Book by Craveri Benedetta
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"Craveri, an Italian professor of French literature, argues that the Marquise de Rambouillet fomented a revolution when she offered her famed salon as a place for the French nobility to gather in the early 17th century. This entertaining book explores a golden age of conversation in France (from 1610 to 1789), in which the aristocracy established a new order, away from the strictures of the royal court." -"-The New York Times Book Review"
"Craveri argues that when, in the sixteen-twenties, the Marquise de Rambouillet offered her home as a place for the French nobility to gather she was unwittingly fermenting a revolution. The next century and a half constituted the golden age of conversation, which allowed the aristocracy to establish a new order, based not on the strictures of church or crown but on manners. Craveri's narrative paints a series of brilliant portraits of those (mostly women) who presided over the new sphere."-"The New Yorker"
"Benedetta Craveri's "The Agee
In the seventeenth and eighteenth centuries, between the reign of Louis XIII and the Revolution, the French nobility of the ancien regime turned their energies to developing the art of sociability, a refined code of manners, and an ideal of gallant, spirited conversation that became a model for social and intellectual life.
Benedetta Craveri's history of this leisured, worldly society begins in the 1620s with the celebrated Blue Room of the Marquise de Rambouillet, one of the first in a long series of women who resided over conversations among nobles, writers, prelates, and diplomats. The women Craveri profiles played a significant part in the development of new literary forms such as the novel and the maxim, the codification of language, taste, and behavior, and debates over religion, philosophy, and science. Some, like Madame de Lafayette and Madame de Stael, were gifted writers themselves. Some were involved in the major events of their time, like the Grande Mademoiselle and the Duchesse de Longueville during the Fronde rebellion. Later, the Marquise de Lambert, Madeame de Tencin, and Julie de Lespinasse opened their salons to intellectuals such as Fontenelle, Montesquieu, d'Alembert, and Diderot, thus helping to spread the ideas of the Enlightenment.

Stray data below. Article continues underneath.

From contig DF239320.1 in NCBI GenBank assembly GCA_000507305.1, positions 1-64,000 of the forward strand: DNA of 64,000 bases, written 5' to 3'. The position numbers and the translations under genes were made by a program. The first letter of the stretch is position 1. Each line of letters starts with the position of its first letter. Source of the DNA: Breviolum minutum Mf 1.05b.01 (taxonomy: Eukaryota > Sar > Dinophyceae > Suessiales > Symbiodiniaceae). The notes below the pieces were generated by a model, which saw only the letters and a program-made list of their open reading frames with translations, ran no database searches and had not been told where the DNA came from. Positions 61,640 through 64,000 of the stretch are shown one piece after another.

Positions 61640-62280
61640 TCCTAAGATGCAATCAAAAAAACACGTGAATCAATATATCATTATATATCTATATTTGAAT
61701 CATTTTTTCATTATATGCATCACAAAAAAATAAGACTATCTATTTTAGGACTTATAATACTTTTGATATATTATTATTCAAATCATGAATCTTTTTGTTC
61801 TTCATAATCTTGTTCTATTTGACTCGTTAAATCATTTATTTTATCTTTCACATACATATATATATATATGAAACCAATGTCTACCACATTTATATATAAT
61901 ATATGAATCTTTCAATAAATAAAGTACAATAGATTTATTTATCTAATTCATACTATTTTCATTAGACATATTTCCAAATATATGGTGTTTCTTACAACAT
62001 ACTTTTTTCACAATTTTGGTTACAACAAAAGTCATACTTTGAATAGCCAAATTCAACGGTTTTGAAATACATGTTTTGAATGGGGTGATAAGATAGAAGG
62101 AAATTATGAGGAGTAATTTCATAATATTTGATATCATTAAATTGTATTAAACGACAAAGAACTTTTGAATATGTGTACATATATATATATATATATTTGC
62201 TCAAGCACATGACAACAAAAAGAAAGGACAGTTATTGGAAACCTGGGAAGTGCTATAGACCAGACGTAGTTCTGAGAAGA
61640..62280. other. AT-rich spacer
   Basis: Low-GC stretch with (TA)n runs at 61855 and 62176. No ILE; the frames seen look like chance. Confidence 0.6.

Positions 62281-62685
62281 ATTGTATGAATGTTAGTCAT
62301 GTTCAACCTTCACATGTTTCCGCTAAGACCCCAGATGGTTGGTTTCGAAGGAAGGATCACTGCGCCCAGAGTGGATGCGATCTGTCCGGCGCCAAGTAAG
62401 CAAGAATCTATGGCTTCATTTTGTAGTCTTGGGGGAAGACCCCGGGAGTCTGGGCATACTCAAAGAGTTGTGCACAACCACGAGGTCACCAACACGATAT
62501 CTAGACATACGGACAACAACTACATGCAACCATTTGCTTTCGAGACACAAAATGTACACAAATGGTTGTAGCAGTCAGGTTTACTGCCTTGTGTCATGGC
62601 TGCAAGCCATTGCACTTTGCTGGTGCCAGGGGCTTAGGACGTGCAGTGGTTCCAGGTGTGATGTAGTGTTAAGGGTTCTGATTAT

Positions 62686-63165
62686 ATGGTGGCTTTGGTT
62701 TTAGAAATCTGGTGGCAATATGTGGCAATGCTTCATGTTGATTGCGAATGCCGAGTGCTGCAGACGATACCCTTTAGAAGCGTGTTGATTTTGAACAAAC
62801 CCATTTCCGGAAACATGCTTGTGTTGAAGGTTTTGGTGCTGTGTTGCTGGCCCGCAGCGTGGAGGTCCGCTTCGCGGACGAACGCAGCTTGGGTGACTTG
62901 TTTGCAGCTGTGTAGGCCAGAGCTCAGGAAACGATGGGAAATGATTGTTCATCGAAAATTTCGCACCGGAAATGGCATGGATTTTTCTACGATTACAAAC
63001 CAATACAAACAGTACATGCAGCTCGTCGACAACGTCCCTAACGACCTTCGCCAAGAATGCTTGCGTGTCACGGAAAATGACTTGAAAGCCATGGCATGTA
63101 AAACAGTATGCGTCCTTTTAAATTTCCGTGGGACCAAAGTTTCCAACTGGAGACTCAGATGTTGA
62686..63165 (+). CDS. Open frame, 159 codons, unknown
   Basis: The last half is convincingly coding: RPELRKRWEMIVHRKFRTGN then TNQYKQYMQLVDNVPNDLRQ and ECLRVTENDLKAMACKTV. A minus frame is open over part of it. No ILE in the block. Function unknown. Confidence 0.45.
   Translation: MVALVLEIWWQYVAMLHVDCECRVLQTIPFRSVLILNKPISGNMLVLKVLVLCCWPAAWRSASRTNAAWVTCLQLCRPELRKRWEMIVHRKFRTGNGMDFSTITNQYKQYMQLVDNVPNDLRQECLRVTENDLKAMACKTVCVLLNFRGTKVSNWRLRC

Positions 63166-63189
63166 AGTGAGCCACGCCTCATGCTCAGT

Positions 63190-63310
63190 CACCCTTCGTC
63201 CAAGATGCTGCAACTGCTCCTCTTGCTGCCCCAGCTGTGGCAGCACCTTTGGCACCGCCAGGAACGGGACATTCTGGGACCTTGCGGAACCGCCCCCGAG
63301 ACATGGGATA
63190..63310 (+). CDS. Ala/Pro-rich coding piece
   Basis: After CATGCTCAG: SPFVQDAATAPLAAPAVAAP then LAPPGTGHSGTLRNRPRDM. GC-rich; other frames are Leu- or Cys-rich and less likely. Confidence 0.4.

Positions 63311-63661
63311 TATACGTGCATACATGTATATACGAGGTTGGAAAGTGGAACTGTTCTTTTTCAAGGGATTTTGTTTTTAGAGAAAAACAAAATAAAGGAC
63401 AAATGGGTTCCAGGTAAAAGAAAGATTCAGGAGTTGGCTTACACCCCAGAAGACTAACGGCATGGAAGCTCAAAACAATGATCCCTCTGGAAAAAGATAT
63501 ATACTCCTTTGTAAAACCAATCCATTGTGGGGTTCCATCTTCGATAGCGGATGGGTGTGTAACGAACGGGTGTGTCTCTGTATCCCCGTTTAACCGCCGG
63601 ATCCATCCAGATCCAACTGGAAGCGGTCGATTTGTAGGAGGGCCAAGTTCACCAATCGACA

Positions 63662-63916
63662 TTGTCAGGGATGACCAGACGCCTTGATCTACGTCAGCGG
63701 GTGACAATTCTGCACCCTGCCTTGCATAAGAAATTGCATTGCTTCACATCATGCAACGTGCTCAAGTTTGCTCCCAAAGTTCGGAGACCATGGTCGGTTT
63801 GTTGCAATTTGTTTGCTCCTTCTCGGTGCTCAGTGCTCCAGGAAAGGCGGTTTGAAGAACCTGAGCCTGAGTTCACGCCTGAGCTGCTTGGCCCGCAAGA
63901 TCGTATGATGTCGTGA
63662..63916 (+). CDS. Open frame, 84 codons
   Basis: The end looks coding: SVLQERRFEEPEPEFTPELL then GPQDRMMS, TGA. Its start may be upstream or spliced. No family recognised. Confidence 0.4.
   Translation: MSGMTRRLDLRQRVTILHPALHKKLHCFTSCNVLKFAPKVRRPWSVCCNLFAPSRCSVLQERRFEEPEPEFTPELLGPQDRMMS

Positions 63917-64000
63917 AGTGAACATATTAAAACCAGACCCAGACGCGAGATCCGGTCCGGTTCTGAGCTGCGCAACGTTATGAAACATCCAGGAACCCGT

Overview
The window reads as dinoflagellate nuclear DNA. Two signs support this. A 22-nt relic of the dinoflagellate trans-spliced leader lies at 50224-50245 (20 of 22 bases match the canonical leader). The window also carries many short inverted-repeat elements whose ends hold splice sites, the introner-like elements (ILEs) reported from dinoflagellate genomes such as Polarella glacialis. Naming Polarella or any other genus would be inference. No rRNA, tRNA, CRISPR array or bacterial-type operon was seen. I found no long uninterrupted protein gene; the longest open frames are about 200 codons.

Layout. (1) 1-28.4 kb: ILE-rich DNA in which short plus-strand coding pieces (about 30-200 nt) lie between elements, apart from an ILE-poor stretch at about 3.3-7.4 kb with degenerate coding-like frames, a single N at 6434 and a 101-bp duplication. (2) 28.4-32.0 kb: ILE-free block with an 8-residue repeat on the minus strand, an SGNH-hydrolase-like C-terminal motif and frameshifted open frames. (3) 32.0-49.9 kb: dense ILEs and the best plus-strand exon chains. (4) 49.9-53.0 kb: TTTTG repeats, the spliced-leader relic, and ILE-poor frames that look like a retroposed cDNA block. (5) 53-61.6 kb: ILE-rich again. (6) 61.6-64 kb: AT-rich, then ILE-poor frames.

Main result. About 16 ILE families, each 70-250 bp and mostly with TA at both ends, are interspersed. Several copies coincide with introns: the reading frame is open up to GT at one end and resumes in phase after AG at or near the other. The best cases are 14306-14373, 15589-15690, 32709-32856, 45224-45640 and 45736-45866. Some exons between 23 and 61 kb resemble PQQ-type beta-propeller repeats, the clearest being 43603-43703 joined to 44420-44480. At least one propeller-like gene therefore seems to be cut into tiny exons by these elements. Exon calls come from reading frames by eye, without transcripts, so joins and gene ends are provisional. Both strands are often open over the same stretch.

In demonstrating the diversity of these women's accomplishments, Benedetta Craveri brings to life this brilliant, vanished culture that perfected the pleasure of living. In her pages, the world of La Rochefoucauld, Louis XIV, and Voltaine, of Jansenism, preciosity, Mlle de Scudery's literary portraits, and Mme de Sevigne's letters, appears in all its fascinating complexity.
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